In February of 2016, former C.I.A. director Michael Hayden claimed that drones offer “the most precise and effective application of firepower in the history of armed conflict.” According to his analysis, unmanned aerial weapons have cut short terrorist plots and decreased an already-high death toll. At press time, President Obama has authorized 506 drone strikes in Yemen, Pakistan and Somalia. These strikes have killed over three thousand suspected terrorists. They also have killed 391 civilians.

Screenwriter Guy Hibbert and director Gavin Hood (X-Men Origins: Wolverine, Ender’s Game) have taken advantage of this promising scenario for Eye in the Sky, a supposedly thrilling drama about the implementation of a deadly drone strike. Rather than handle this bureaucratically intricate, ethically fraught situation with the care and intelligence it deserves, they’ve given us an emotionally manipulative, structurally monotonous comment on foreign policy full of sound and fury, signifying nothing.

Helen Mirren stars as Colonel Katherine Powell, a British military officer charged with capturing a group of terrorists in Kenya. As appealing as this choice in casting sounds, The Queen’s talents go to waste, evidently hiding beneath that buttoned-up army uniform. She’s a stern woman, dedicated to the task at hand, but beyond that—nothing. She’s as empty of human feeling as the drones she’s trying to maneuver.

Working from a top secret location that looks eerily similar to a movie studio lot, Powell leads a team of anonymous men who stare at computers. In order to complete her mission, she’s connected to a slew of video feeds. The first belongs to Steve (Aaron Paul), a mild-mannered drone pilot who spends his entire day inside a concrete box. The next is for Lieutenant Frank (Alan Rickman), a perennially impatient man who sits in a fancy room with representatives from the British parliament. A third feed is for the drone and its cold, bird’s eye vision of the Kenyan slum where the terrorist meet. Here lies one of the primary issues with the Eye in the Sky, and perhaps any film about modern warfare: the relocation of battle scenes from the ground to the keyboard means that the action rests in the hands of men who press buttons. As a result, watching the film becomes an exercise in looking at a screen filled with other screens.

When the terrorists Powell is tracking suddenly switch their location, we get a rare moment of excitement. Barkhad Abdi, who received an Academy Award nomination for his performance as a Somali pirate in Captain Phillips, arrives as an undercover agent forced with following the terrorists on the ground. It’s a relief to be connected with his immediate, physical reality. Abdi is the best thing about the film, expressing determination as he risks his wellbeing to spy on the terrorists. When his remotely controlled camera shows the terrorists preparing for a suicide bombing, the mission switches from “capture” to “kill.” The only problem is the young girl selling bread directly next to the terrorist’s meeting place. She’s an emblem of infinite purity, but Powell is prepared to pull the trigger, insisting that a single life lost is acceptable if it means preventing a major, public bombing.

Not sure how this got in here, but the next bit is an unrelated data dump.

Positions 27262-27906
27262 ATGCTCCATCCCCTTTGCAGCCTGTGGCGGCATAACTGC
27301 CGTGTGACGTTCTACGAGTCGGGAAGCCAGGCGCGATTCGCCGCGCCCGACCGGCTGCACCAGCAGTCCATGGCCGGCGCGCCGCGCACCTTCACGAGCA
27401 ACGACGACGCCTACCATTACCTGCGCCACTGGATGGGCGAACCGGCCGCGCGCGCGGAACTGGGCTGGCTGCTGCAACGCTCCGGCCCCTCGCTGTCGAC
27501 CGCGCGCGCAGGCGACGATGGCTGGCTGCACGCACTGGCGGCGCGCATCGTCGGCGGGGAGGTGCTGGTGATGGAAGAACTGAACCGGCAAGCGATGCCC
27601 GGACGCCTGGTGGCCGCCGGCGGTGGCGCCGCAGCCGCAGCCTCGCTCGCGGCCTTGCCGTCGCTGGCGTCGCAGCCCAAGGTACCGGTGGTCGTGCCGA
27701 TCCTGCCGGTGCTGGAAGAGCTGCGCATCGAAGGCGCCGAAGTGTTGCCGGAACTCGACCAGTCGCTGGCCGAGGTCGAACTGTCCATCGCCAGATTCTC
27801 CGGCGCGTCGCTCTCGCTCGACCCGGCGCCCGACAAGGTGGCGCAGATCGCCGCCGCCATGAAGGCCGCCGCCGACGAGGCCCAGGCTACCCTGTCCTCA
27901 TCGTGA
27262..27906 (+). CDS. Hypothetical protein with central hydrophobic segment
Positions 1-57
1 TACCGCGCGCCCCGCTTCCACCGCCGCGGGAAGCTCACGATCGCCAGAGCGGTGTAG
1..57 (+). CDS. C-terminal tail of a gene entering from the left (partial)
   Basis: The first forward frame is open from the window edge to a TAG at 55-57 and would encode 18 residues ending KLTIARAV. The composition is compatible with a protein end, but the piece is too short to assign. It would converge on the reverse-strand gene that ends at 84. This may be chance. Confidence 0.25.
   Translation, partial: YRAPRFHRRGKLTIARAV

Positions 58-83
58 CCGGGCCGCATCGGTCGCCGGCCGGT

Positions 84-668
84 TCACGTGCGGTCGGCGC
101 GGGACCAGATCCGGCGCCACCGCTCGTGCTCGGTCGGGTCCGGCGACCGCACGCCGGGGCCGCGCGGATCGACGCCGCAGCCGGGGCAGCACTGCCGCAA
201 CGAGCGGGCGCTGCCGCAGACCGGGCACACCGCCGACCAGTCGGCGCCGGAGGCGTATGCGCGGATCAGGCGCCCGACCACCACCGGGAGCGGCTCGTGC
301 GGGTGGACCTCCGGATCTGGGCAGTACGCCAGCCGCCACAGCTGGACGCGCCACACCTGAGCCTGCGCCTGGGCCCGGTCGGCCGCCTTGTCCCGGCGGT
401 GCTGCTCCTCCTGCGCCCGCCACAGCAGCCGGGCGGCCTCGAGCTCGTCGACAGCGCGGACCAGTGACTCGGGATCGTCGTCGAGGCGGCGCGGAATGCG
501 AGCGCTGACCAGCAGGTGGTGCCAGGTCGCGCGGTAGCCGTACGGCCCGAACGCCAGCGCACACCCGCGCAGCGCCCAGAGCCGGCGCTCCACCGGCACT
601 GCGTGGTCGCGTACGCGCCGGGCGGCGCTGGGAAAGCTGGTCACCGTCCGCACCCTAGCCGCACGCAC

What ensues is enough back-and-forth to make you feel like less like Sergeant Williams from The Hurt Locker and more like his tireless secretary, chasing down men in suits for yes or no answers. Mirren, Paul and Rickman (in his penultimate film role) do their best to rise above the tedious material but it’s no use. The “to shoot or not to shoot” dilemma is made increasingly tiresome by a scheming score that constantly toys with our emotions, turning Eye in the Sky into a public service announcement with no real message. Most bothersome of all is the young Kenyan girl, a mere symbol employed by the film’s western filmmakers as an empty vessel of innocence lost.

The use of drone strikes remains debatable and heavily misunderstood, and a film like Eye in the Sky had the potential to shed light on a globally relevant and morally complex subject. Unfortunately, its one-dimensional characters and obvious attempts to pull heartstrings make it not only boring, but offensive. The film aims to provoke discussion, but the result is heavy-handed, its gravity increasingly awkward because it’s paired with a tone of blockbuster suspense that trivializes the very issue it’s trying to take seriously. Borrowing the words of Michael Hayden, we could have used a more “precise and effective application” of filmmaking resources.

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